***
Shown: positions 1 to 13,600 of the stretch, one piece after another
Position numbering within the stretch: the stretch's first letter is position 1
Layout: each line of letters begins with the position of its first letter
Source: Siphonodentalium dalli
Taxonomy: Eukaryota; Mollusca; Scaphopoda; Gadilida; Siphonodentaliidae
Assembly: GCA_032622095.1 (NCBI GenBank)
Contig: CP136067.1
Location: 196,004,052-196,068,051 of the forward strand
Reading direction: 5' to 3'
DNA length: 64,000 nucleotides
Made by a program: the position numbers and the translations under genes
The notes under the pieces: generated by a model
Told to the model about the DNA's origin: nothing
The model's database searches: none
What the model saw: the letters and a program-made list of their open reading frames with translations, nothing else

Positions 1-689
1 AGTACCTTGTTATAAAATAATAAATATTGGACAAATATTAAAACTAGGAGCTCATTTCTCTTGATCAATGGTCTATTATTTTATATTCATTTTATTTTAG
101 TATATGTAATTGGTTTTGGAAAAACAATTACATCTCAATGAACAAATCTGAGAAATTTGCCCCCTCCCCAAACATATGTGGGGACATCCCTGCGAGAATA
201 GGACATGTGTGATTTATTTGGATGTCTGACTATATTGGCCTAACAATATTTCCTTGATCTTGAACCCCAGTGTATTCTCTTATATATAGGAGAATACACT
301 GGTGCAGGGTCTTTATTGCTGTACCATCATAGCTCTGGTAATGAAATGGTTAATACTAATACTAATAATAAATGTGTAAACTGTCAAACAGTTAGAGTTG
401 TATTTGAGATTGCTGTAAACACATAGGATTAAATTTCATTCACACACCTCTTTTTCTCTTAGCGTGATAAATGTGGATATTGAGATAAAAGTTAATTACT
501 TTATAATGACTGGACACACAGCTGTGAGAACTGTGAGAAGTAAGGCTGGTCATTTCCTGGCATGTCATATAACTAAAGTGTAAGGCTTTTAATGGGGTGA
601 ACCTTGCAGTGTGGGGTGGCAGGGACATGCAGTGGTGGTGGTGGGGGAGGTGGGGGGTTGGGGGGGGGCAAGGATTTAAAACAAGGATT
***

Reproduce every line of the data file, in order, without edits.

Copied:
Shown: positions 1 to 13,600 of the stretch, one piece after another
Position numbering within the stretch: the stretch's first letter is position 1
Layout: each line of letters begins with the position of its first letter
Source: Siphonodentalium dalli
Taxonomy: Eukaryota; Mollusca; Scaphopoda; Gadilida; Siphonodentaliidae
Assembly: GCA_032622095.1 (NCBI GenBank)
Contig: CP136067.1
Location: 196,004,052-196,068,051 of the forward strand
Reading direction: 5' to 3'
DNA length: 64,000 nucleotides
Made by a program: the position numbers and the translations under genes
The notes under the pieces: generated by a model
Told to the model about the DNA's origin: nothing
The model's database searches: none
What the model saw: the letters and a program-made list of their open reading frames with translations, nothing else

Positions 1-689
1 AGTACCTTGTTATAAAATAATAAATATTGGACAAATATTAAAACTAGGAGCTCATTTCTCTTGATCAATGGTCTATTATTTTATATTCATTTTATTTTAG
101 TATATGTAATTGGTTTTGGAAAAACAATTACATCTCAATGAACAAATCTGAGAAATTTGCCCCCTCCCCAAACATATGTGGGGACATCCCTGCGAGAATA
201 GGACATGTGTGATTTATTTGGATGTCTGACTATATTGGCCTAACAATATTTCCTTGATCTTGAACCCCAGTGTATTCTCTTATATATAGGAGAATACACT
301 GGTGCAGGGTCTTTATTGCTGTACCATCATAGCTCTGGTAATGAAATGGTTAATACTAATACTAATAATAAATGTGTAAACTGTCAAACAGTTAGAGTTG
401 TATTTGAGATTGCTGTAAACACATAGGATTAAATTTCATTCACACACCTCTTTTTCTCTTAGCGTGATAAATGTGGATATTGAGATAAAAGTTAATTACT
501 TTATAATGACTGGACACACAGCTGTGAGAACTGTGAGAAGTAAGGCTGGTCATTTCCTGGCATGTCATATAACTAAAGTGTAAGGCTTTTAATGGGGTGA
601 ACCTTGCAGTGTGGGGTGGCAGGGACATGCAGTGGTGGTGGTGGGGGAGGTGGGGGGTTGGGGGGGGGCAAGGATTTAAAACAAGGATT